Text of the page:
DAILY DIRT: ‘Twist and Shout, ‘Louie, Louie’ and … boomers — we’re all getting old(er)


Daily Dirt for Tuesday, Oct. 31, 2023

You’re going to ask yourself the question in about 30 seconds, so I’ll answer it in advance. Yes, I DID play the accordion … Welcome to today’s three thoughts that make up Vol. 769 of The Daily Dirt.

1. No way. There’s just no way these songs are that old.

But, alas, my friends, they are.

Which, of course, means those of us in the boomer generation are even older.

The following classics have already — or soon will — turn 60 this year. If you grew up listening to them, take heart. You’re not alone.

Take a trip with me down memory lane and think back to the time you first heard these tunes growing up. In no particular order:

  • “I Want Hold Your Hand,” by the Beatles: When I was a wee lad, I played the accordion. And, yep, this was one of the first songs I learned.
  • “Louis, Louie,” by the Kingsmen: All these years later, I still don’t know if there was a bad word — or two — in these lyrics.
  • “Blowin’ in the Wind,” by Bob Dylan: Back in 1963, this was considered a “deep” song. Today, it would be backup music for a breath mint commercial.
  • “Can I Get A Witness,” by Marvin Gaye: Marvin sounded great, no matter what year it was.
  • “Glad All Over,” by the Dave Clark Five: Same with the DC5.
  • “Be My Baby,” by the Ronettes: Ronnie Spector would sound fabulous, regardless of the decade.
  • “Blue Velvet,” by Bobby Vinton: He had a number of major hits in the early 1960s, but I always thought this one was the best.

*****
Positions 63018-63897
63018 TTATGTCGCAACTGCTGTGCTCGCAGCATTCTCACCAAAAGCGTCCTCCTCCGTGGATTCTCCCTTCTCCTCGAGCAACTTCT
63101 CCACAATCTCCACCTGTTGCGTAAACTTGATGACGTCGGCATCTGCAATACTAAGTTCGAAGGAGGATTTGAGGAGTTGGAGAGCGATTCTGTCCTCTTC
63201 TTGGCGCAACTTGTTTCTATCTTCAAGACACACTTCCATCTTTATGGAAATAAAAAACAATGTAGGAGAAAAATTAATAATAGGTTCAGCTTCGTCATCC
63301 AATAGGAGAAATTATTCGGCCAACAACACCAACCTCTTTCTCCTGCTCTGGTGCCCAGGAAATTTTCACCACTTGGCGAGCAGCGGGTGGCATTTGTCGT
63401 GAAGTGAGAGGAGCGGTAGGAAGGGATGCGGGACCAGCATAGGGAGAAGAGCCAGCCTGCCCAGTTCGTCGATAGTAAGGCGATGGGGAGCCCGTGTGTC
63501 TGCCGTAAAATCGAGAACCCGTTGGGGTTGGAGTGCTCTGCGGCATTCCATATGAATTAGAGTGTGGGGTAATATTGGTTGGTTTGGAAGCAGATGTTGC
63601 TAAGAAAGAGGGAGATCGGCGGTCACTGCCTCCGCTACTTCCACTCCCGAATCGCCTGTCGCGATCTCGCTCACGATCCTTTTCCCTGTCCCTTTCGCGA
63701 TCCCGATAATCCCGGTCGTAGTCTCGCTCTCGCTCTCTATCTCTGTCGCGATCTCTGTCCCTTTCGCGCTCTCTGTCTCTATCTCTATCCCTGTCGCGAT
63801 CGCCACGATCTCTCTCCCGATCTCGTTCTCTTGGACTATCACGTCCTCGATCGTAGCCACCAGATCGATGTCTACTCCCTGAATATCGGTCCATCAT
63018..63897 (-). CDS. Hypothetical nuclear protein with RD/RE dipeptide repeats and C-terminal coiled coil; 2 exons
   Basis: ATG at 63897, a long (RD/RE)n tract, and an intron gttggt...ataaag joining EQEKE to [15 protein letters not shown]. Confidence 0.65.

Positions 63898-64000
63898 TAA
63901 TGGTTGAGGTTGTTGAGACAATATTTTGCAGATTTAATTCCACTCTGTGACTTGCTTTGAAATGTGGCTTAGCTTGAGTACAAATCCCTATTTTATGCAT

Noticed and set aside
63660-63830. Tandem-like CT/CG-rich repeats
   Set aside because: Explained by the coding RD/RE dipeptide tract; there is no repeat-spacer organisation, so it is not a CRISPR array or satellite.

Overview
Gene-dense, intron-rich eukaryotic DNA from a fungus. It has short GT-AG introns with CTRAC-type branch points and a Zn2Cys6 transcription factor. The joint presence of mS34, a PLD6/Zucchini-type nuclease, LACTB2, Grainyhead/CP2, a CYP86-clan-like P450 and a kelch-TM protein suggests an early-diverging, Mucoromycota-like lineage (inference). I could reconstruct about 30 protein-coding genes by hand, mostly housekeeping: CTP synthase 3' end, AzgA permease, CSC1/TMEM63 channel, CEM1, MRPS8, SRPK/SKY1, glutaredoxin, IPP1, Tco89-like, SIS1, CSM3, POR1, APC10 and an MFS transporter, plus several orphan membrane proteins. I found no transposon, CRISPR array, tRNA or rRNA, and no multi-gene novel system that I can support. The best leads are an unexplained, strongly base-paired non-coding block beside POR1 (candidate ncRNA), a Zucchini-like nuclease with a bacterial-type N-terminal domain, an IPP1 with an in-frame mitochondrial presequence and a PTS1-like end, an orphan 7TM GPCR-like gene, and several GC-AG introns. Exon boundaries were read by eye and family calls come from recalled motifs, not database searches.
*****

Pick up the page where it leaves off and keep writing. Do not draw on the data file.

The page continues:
• “Twist and Shout,” by the Beatles: The first Beatles song I REALLY liked.
  • “Another Saturday Night,” by Sam Cooke: Arguably the smoothest voice — ever.

2. The past week provided a number of entertaining license plate finds in West-Central Ohio and Northeast Missouri.

Two of them vaulted into the medal standings:

Gold medal: BE A BETH. Still the champ. Can it hang on for the final two months of the year?

Silver medal: SALTED. I’m guessing the driver is a big fan of … peanuts? (We bid adieu to AX SHUN 4.)

Bronze medal: LUVCAT. I absolutely love this plate. (Sayonara, U BABE.)

(2022 champion: IMDUMB.)

The best of the rest over the past week:



LA TECH (Karl Malone fan?)




3. We have made no secret how much we detest candy corn, and with today being Halloween I’m certain hundreds of little beggars in and around Quincy will be subjected to this terrible candy offering while trick-or-treating.

Well, here’s another bit of candy corn trivia for you to digest:

Candy corn was originally called “Chicken Feed” and its target audience was agricultural and rural families, according to author Carlos Mathis, who researched this horrible little treat for the wdtn.com website.

“Around 1898, Jelly Belly, then known as Goelitz Confectionery Company, began making candy corn inside of their factory in Cincinnati, Ohio,” Mathis write. “Jelly Belly is said to be the company that has been making the treat the longest. The company still uses the original recipe to create the tri-color candy.

“‘Chicken Feed’ was reportedly only available between March and November (in its early years). It would ultimately become a fall-time treat (though there are now different varieties for other holidays as well).”

Better Homes and Gardens magazine reports more than 17,000 tons of candy corn are created each year. Jelly Belly claims 9 billion kernels are sold per year.

That’s about 9 billion too many.

Steve Thought O’ The Day — Speaking of Jelly Belly, the company reports its two most popular flavors are buttered popcorn and black licorice. What’s wrong with people?!

Steve Eighinger writes daily for Muddy River News. His sweet tooth is very happy today.

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